Dir: Benoit Jacquot. France. 2000. 100 mins.
Prod co: Aliceleo. French dist: Ocean Films. Int'l sales: TF1 International (33) 1 4141 1504). Prod: Patrick Godeau. Scr: Jacques Fieschi. DoP: Benoit Delhomme. Prod des: Sylvain Chauvelot. Editor: Luc Barnier. Main cast: Daniel Auteuil, Marianne Denicourt, Jeanne Balibar, Gregoire Colin, Isild Le Besco, Jean-Pierre Cassel.
This pungently-funded French biopic makes a decent job of setting the record straight on the legendary reprobate Marquis de Sade. It is marred, though, by a lazy plot and, to some extent, by the casting of Daniel Auteuil as Sade. Though Auteuil's performance conveys the Marquis' sharp intelligence and the strength of his noble, single-minded dedication to depravity, there is something about the actor's rendition that doesn't convince; we never forget that this is Auteuil doing Sade, with a Liberace haircut to boot.
The film focuses on a couple of years in the later life of the Marquis, when the idealism of the French Revolution had degenerated into the chop-fest of the Terror. Confined with a motley assortment of other aristos in a palatial detention centre, Sade fixes his attention on Sensible (Denicourt), a fresh-faced young virgin, while continuing to receive visits from his old flame, Madame Santero (Balibar), who has meanwhile taken up with one of Robespierre's young lieutenants. A play is staged, trysts are arranged, inmates are carted off for the chop, and Sade finally has his way, or rather, has the gardener have his way, with stroppy, pouting Sensible.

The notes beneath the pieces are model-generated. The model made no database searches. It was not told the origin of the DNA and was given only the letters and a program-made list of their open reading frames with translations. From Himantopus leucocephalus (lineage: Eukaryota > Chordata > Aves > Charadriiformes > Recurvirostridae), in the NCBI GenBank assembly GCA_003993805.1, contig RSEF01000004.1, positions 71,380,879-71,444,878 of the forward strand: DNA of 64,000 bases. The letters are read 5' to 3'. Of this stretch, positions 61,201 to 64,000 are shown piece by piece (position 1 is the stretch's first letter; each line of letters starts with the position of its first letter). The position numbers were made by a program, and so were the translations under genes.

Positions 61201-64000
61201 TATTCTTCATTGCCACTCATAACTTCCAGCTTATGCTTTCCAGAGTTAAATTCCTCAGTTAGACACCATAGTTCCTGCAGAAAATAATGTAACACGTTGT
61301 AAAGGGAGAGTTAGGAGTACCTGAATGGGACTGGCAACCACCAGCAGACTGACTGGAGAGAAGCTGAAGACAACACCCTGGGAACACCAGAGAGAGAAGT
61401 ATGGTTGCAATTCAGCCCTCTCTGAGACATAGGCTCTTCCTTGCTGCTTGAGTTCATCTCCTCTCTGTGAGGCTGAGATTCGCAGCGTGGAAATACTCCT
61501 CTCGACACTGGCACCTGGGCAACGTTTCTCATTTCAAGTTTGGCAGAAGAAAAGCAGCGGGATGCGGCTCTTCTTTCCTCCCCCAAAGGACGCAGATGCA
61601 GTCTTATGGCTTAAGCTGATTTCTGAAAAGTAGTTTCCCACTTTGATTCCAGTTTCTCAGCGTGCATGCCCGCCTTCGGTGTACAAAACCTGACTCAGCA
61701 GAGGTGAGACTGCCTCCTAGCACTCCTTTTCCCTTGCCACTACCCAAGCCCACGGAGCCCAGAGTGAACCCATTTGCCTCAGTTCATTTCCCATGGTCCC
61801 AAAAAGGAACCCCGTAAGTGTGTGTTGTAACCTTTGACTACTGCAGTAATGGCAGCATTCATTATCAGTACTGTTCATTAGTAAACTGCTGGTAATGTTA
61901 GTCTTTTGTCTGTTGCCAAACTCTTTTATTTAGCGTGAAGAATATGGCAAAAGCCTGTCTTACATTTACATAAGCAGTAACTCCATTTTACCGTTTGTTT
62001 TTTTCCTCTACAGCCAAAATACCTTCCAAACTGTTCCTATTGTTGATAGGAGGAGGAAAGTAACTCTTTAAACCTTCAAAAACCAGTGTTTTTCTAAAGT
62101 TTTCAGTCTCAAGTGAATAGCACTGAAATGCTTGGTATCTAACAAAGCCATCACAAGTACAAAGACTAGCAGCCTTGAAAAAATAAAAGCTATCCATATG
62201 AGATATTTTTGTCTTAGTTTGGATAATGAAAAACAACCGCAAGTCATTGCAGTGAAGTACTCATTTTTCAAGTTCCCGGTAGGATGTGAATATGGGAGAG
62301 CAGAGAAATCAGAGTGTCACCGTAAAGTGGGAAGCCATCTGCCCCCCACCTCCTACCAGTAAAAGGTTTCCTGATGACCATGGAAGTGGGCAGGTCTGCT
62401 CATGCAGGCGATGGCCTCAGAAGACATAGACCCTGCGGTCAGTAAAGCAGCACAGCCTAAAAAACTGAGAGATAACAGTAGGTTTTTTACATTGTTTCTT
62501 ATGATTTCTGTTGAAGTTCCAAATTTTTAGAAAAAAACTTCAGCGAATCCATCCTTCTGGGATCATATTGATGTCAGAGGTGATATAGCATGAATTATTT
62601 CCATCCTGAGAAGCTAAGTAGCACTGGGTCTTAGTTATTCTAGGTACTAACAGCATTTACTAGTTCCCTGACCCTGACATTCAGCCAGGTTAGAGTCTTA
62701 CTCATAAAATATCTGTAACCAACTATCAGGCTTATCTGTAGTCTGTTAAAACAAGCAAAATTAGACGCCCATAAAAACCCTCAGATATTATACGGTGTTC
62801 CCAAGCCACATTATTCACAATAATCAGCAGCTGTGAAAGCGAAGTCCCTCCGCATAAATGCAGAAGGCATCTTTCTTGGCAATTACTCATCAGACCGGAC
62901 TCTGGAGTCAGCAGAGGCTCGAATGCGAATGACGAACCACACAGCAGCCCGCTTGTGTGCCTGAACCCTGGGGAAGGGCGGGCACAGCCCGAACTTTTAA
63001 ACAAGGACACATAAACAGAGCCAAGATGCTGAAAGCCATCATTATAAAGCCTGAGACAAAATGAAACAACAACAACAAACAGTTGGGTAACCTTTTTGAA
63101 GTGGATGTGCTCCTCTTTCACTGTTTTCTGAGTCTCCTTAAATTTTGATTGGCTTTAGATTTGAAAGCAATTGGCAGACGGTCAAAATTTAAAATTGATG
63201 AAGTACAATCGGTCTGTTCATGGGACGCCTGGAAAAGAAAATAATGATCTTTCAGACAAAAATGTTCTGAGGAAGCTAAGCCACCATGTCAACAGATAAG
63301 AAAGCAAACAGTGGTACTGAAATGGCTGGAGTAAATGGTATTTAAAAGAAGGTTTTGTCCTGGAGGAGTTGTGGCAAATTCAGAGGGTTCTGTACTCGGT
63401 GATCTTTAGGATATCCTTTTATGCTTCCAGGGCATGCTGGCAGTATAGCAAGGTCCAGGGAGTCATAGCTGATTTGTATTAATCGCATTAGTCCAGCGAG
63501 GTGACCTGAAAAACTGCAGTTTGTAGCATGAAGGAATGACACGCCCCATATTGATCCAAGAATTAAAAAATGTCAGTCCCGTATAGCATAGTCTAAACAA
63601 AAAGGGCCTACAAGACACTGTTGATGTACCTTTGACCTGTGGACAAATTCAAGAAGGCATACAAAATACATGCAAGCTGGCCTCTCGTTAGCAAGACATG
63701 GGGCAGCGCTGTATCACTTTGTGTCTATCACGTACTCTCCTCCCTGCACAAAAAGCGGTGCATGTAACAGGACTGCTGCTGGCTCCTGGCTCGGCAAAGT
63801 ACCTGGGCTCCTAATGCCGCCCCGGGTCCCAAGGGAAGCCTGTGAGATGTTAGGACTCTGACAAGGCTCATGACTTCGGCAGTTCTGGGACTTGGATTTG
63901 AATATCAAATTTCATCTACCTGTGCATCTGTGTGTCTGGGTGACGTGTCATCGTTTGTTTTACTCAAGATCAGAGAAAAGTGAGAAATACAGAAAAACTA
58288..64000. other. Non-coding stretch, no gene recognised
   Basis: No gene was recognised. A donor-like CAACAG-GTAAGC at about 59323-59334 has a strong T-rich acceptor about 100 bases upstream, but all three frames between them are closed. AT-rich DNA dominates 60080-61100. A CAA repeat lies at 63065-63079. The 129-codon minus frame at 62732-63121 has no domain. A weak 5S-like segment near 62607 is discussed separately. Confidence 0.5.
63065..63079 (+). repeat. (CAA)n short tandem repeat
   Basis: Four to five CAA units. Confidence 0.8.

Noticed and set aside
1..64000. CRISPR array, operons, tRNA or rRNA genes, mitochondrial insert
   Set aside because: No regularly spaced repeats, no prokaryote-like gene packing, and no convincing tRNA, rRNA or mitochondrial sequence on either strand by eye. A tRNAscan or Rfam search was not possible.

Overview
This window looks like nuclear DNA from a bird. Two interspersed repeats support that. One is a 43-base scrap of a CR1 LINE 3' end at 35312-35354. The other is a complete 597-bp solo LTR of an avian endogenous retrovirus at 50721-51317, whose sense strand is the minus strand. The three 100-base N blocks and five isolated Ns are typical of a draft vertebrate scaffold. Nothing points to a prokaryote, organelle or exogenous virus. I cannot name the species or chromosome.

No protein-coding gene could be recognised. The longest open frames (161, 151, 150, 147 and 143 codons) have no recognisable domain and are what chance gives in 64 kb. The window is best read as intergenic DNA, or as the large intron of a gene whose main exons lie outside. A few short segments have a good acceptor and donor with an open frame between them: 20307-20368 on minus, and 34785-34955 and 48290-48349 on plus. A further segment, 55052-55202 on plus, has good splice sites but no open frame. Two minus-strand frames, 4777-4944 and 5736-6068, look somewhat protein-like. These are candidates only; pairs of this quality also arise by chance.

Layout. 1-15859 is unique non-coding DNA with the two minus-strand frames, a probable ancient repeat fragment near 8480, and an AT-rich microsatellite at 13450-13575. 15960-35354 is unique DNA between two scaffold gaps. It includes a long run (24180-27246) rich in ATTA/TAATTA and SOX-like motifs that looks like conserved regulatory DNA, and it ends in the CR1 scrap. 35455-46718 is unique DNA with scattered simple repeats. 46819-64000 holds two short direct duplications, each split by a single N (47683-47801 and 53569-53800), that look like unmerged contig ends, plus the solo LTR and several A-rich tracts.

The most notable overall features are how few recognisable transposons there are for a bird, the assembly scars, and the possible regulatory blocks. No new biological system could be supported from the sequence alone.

Jacques Fieschi's script urges the point that Sade is far more a philosopher and rebel against society than a pornographer; but the libertarian agenda - like the film's other themes - is pushed only so far. The story is as flaccid as the fifty-something Marquis, and in the end, sumptuous period sets and costumes seem to be a stronger guiding principle than the triumph of Sadian instinct over Robespierrian ideals. Along the way, some tricksy tableaux are set up - including a heap of naked bodies in a mass grave, photographed to resemble an etching of an orgy scene from Justine.
While a respectable domestic run is assured, Sade will make only a small dent on foreign markets. If it is to have any impact at all abroad, the film should be released before Fox Searchlight's Marquis-flick Quills - directed by Philip Kaufman and starring Rush, Winslet and Caine - emerges as the last word in wide-screen Sadism later this autumn.